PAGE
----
1. Face coverings are an essential part of reducing the risk of Covid-19 transmission.  Face coverings which are not medical standard masks are intended to reduce the risk of transmission if the wearer has Covid-19, rather than protecting the wearer. Medical masks, such as FFP2 and FFP3 masks, also protect the wearer.
     
  2. The Department for Education (DfE) no longer advises that face coverings should be worn anywhere in school or college by staff or students. Directors of public health may temporarily reinstate the wearing of face coverings in schools and colleges in the event of an outbreak and leaders can make decisions about their own settings. The Government has removed the legal requirement to wear face coverings but ‘expects and recommends’ that they be worn on public transport and dedicated transport to school and college, unless exemptions apply.
     
  3. Although the DfE advises against the wearing of face coverings, it does set out that, as part of contingency planning, schools should recognise that face coverings may need to be reintroduced following advice from a Director of Public Health if there is a substantial increase in positive cases.
     
  4. In secondary settings, the NEU believes that staff and students should be encouraged to wear face coverings around the premises (including in classrooms). Where there are staff and students who are clinically vulnerable or extremely vulnerable, we would urge that they be afforded the courtesy of fellow students and colleagues wearing a face covering, if requested, when working together in a secondary classroom, or in other close contact settings, including meetings.
     
  5. The NEU believes any students or members of staff who choose to wear a face covering for purposes of personal or collective reassurance should be permitted to do so. The union expects schools and colleges to respect this reasonable position. This reflects the Health and Safety Executive’s advice that, if staff choose to wear face coverings, this should be supported by employers. Should any head teacher seek to prevent the wearing of face coverings, the NEU will support members who wish to secure a reversal of that position. We recommend the use of reusable face coverings rather than disposable ones on environmental grounds.
     
  6. In certain circumstances, school and college staff may require medical face masks or PPE to reduce the risk of transmission of Covid-19 by students. Where risks cannot adequately be controlled in other ways, the law requires that PPE must be supplied by employers. Risk assessments in relation to certain types of work with students (those with multiple or profound special needs) might require the provision of PPE such as medical face masks, face visors, aprons and gloves.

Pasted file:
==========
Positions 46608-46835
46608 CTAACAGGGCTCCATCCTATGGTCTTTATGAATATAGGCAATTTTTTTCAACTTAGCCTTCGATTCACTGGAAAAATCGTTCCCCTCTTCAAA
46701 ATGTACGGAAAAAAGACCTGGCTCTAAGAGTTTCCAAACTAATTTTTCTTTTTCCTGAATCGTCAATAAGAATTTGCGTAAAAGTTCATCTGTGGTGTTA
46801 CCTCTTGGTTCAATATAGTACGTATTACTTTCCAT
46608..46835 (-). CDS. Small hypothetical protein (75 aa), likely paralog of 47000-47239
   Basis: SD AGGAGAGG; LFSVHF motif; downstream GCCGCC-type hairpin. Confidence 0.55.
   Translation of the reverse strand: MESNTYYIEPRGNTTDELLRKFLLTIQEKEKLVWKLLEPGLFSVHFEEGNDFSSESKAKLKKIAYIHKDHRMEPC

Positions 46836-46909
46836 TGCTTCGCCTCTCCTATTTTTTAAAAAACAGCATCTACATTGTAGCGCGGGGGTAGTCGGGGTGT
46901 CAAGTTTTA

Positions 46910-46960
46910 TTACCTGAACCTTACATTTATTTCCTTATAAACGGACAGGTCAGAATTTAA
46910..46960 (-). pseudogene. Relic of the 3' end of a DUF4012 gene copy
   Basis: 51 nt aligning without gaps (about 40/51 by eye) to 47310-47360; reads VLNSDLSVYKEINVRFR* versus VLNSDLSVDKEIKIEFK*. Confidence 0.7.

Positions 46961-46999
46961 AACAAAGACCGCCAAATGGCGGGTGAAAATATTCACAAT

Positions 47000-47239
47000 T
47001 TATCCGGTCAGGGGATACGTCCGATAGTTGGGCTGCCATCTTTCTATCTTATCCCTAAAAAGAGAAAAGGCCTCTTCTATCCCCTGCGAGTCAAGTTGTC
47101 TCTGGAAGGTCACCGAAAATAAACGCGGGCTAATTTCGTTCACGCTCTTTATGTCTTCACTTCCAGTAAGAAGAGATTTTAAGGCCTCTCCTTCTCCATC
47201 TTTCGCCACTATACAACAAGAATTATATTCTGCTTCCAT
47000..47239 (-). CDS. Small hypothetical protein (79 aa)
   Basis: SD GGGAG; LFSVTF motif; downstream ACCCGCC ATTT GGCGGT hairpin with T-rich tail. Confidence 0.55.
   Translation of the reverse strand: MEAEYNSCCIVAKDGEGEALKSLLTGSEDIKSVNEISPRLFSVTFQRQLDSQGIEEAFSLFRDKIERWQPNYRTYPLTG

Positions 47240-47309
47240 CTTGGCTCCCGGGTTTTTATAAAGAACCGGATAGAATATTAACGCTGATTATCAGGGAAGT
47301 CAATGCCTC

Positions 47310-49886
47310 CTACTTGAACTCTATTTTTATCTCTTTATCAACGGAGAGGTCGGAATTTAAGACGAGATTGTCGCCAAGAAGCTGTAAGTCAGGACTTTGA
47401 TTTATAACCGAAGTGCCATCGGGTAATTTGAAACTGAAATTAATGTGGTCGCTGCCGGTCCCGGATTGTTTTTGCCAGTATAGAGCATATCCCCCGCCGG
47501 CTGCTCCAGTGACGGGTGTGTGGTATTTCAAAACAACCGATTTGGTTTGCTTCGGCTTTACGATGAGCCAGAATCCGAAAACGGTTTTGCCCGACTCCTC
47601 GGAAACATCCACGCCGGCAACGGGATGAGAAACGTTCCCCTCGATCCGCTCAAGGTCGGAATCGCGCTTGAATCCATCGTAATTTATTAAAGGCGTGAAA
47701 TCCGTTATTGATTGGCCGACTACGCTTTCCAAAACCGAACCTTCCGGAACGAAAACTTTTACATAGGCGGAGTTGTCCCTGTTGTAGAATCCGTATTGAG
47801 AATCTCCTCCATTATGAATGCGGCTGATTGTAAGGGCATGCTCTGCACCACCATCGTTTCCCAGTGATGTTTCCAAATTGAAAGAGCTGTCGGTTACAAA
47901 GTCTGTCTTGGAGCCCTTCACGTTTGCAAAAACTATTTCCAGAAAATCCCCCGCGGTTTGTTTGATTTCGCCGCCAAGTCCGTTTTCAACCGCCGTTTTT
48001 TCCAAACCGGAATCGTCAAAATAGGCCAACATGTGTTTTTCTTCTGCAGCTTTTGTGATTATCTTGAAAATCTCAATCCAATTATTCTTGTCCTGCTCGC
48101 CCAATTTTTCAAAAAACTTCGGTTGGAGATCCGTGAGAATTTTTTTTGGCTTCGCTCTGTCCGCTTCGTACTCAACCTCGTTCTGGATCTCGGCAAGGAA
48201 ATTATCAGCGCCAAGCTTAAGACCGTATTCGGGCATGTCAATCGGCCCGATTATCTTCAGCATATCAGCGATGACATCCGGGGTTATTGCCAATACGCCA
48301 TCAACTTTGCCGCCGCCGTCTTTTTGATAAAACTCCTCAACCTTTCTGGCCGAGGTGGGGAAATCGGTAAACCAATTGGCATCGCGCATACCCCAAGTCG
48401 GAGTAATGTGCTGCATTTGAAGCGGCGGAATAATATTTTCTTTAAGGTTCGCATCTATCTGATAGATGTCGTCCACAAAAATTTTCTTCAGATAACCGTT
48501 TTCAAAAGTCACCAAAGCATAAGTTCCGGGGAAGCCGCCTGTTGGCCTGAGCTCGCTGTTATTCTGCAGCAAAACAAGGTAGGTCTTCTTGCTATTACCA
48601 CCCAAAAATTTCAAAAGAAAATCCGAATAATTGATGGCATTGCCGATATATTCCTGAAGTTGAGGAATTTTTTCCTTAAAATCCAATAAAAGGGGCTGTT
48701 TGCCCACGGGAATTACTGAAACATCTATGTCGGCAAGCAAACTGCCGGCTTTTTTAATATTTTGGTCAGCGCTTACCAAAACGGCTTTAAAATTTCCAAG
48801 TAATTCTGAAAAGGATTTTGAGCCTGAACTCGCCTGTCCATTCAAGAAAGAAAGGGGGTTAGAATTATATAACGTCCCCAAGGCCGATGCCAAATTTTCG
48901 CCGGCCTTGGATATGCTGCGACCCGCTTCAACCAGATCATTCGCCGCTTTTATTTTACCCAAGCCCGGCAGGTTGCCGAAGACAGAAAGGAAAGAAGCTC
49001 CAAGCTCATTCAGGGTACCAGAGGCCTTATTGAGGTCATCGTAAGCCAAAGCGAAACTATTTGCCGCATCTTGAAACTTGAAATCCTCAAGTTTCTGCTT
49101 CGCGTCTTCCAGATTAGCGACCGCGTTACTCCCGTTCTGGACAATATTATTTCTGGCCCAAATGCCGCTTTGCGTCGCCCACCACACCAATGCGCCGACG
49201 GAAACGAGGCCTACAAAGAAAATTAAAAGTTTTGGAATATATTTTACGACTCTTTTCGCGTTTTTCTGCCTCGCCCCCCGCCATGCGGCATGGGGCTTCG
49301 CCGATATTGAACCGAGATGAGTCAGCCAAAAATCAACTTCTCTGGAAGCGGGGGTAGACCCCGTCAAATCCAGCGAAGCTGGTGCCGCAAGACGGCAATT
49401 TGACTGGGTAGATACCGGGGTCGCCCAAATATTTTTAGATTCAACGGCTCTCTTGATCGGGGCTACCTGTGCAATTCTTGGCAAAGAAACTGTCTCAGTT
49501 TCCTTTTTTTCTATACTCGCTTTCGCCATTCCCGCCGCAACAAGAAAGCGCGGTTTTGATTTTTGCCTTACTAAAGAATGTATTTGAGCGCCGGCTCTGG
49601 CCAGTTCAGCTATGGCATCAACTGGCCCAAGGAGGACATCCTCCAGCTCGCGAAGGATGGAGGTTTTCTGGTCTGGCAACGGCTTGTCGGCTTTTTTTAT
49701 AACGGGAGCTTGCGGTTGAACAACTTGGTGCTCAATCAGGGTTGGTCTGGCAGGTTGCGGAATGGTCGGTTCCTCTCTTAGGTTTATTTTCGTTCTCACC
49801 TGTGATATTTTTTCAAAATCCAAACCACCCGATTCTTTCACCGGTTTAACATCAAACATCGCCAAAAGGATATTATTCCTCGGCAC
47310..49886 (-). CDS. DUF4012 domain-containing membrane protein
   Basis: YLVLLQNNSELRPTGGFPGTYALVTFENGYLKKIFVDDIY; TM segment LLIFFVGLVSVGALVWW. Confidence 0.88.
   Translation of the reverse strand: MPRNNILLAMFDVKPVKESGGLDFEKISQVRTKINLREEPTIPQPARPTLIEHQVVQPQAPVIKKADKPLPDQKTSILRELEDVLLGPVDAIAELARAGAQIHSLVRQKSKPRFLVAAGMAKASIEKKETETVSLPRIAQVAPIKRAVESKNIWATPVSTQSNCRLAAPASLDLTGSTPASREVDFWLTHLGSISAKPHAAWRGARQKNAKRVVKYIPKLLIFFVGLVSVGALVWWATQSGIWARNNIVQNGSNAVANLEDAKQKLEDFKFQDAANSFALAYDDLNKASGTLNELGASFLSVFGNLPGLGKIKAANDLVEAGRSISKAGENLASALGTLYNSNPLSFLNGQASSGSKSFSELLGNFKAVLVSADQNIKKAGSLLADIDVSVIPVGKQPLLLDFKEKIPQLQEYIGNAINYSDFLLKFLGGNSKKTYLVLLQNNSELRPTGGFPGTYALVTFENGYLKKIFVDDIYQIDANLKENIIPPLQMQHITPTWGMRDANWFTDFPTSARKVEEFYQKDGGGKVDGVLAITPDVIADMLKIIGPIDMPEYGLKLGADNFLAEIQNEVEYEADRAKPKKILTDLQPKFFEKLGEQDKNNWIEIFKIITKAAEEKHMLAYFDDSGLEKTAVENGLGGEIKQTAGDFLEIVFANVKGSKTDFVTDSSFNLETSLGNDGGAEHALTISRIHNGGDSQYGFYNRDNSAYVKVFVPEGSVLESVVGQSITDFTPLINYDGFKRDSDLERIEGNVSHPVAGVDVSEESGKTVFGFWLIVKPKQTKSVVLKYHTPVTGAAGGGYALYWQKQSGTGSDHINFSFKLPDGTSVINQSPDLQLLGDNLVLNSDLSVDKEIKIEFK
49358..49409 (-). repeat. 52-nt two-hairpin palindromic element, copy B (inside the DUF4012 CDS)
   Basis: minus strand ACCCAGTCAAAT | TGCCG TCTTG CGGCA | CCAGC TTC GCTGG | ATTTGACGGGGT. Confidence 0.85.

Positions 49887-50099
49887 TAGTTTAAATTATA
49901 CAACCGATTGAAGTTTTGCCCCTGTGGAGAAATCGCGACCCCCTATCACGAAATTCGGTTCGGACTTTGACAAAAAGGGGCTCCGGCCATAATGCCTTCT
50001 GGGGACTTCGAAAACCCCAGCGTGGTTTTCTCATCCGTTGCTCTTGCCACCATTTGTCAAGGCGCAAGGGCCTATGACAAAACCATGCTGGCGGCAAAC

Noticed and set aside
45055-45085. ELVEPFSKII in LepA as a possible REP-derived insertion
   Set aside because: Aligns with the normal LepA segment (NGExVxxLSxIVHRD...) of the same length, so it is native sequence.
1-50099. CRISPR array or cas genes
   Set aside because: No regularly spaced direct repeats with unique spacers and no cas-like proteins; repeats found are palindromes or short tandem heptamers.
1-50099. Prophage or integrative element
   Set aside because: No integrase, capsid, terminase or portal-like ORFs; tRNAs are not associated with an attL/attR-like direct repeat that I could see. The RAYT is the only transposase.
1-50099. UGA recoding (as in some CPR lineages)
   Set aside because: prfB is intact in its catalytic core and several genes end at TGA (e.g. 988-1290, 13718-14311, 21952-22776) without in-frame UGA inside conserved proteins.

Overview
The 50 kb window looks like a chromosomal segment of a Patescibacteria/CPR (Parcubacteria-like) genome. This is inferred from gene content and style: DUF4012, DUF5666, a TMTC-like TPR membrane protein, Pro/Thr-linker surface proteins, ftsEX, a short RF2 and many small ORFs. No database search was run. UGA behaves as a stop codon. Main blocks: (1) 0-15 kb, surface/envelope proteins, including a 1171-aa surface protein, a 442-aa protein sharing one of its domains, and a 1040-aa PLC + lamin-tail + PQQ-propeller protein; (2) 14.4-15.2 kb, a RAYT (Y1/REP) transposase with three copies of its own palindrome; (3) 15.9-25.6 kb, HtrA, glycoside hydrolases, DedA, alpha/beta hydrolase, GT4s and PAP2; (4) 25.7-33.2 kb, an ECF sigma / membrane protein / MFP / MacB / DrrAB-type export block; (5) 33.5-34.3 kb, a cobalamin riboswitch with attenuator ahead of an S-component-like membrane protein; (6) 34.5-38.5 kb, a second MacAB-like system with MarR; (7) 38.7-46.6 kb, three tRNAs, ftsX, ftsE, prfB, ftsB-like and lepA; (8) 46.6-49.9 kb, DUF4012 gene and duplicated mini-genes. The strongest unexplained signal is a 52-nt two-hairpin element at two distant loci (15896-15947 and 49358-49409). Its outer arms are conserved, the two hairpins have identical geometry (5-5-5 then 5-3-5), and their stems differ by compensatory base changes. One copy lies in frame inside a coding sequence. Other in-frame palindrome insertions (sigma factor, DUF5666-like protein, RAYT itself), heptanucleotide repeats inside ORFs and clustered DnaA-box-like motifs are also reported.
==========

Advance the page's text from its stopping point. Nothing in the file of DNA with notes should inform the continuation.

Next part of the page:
7. The DfE position, is that such PPE is only needed in a very small number of situations – where an individual child, young person or other learner becomes ill with Covid-19 symptoms, and only then where 2 metres cannot be maintained, and where a child, young person or learner already has routine intimate care needs that involve the use of PPE, in which case the same PPE should continue to be used.
     
  8. The NEU disagrees with this. The union believes that the DfE has failed to fully understand the risks to staff working in settings such as specific learning disability and profound and multiple learning disabilities and also in other early years and SEND settings. In these circumstances, there is close personal contact with pupils who cannot control behaviour such as spitting, coughing or sneezing, or whose behaviour or learning needs to be physically managed, creating airborne risks which cannot be controlled in other ways. Cleaning and laundry staff and anyone administering first aid or medical care should also be provided with appropriate PPE as necessary following a risk assessment.
     
  9. We advise that staff working in such circumstances should be provided with PPE.  PPE, including FFP2 or FFP3 grade masks, if appropriate, should be provided for staff administering first aid, medical care or personal care activities where social distancing cannot be maintained, for example, in some special schools and nurseries. Where PPE is needed, it must be appropriate for the individual and training must be given in its proper use and disposal – hearing aid users cannot wear ties around the ears, while British Sign Language users or those who need children to see their mouth will need clear masks.
     
  10. Risk assessments should also consider the need for appropriate PPE to be provided for staff who are defined as clinically vulnerable or extremely vulnerable.